Vegetation in this area is mainly Acacia- commiphora bushland and grasslands. The main tree and shrub species are Adansonia digitata, Acacia and Commiphora spp. Common perennial grasses include Cenchrus ciliaris, Chloris roxburghiana and Eragrostis superba. Wild herbivores have been surveyed frequently and their populations appear to be more stable than those of domestic herbivores. They comprise about 22% of the total livestock biomass in Kajiado District. However, wild herbivores are unevenly distributed over the District. The major species in terms of biomass are wildebeest, zebra, giraffe and eland.
EWEMP’s broad objective is to develop methodologies for sustainable management of natural resources, rehabilitation of degraded sites, diversification of income generation, and an acceleration of transition into the cash economy for improved community livelihood.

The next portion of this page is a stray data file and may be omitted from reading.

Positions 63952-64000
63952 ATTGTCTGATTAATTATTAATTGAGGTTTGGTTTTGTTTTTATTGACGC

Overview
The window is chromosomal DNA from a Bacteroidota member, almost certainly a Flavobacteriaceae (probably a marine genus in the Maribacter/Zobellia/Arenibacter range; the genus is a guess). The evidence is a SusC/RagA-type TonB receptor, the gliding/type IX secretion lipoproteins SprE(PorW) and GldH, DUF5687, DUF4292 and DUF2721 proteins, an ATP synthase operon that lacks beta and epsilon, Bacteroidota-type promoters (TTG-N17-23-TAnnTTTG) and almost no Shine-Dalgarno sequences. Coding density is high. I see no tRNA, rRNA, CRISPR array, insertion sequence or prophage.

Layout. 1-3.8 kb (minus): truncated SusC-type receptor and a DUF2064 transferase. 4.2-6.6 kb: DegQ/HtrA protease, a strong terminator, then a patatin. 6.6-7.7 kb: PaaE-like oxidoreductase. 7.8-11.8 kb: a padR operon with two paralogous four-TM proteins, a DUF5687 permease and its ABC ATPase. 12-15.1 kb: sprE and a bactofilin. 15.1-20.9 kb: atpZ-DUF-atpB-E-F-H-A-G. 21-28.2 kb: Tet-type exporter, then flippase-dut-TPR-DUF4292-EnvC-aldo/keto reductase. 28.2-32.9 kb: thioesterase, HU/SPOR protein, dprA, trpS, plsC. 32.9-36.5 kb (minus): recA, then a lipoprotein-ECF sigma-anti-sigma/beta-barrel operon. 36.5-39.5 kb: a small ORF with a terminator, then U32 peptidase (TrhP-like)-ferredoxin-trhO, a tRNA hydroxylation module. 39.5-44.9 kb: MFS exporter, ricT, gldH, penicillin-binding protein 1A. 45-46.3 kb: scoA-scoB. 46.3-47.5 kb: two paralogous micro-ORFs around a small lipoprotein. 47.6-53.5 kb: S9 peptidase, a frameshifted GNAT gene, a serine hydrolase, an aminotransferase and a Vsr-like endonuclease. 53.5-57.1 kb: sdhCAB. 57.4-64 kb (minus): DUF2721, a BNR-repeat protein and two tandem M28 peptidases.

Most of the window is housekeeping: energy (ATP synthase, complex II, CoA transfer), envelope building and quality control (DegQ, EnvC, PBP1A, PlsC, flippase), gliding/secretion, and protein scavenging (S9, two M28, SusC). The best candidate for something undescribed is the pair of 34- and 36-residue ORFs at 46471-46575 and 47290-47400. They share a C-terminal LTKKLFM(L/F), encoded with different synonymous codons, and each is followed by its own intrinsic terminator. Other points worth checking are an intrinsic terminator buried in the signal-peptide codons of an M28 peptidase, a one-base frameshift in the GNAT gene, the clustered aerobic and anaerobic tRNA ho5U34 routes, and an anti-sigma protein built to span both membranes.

The project does not have a monitoring plan.
The Elangata Wuas Ecosystem Management Programme (EWEMP) is a partnership between the community in the Central Division of Kajiado District, the Centre for Biodiversity of the National Museums of Kenya (NMK) and the Kenya Wildlife Services (KWS). EWEMP was initiated in 1992 through discussions between the NMK and the KWS with the Elangata Wuas, Kilonito and Torosei communities in Kajiado District.
Description of Project Activities: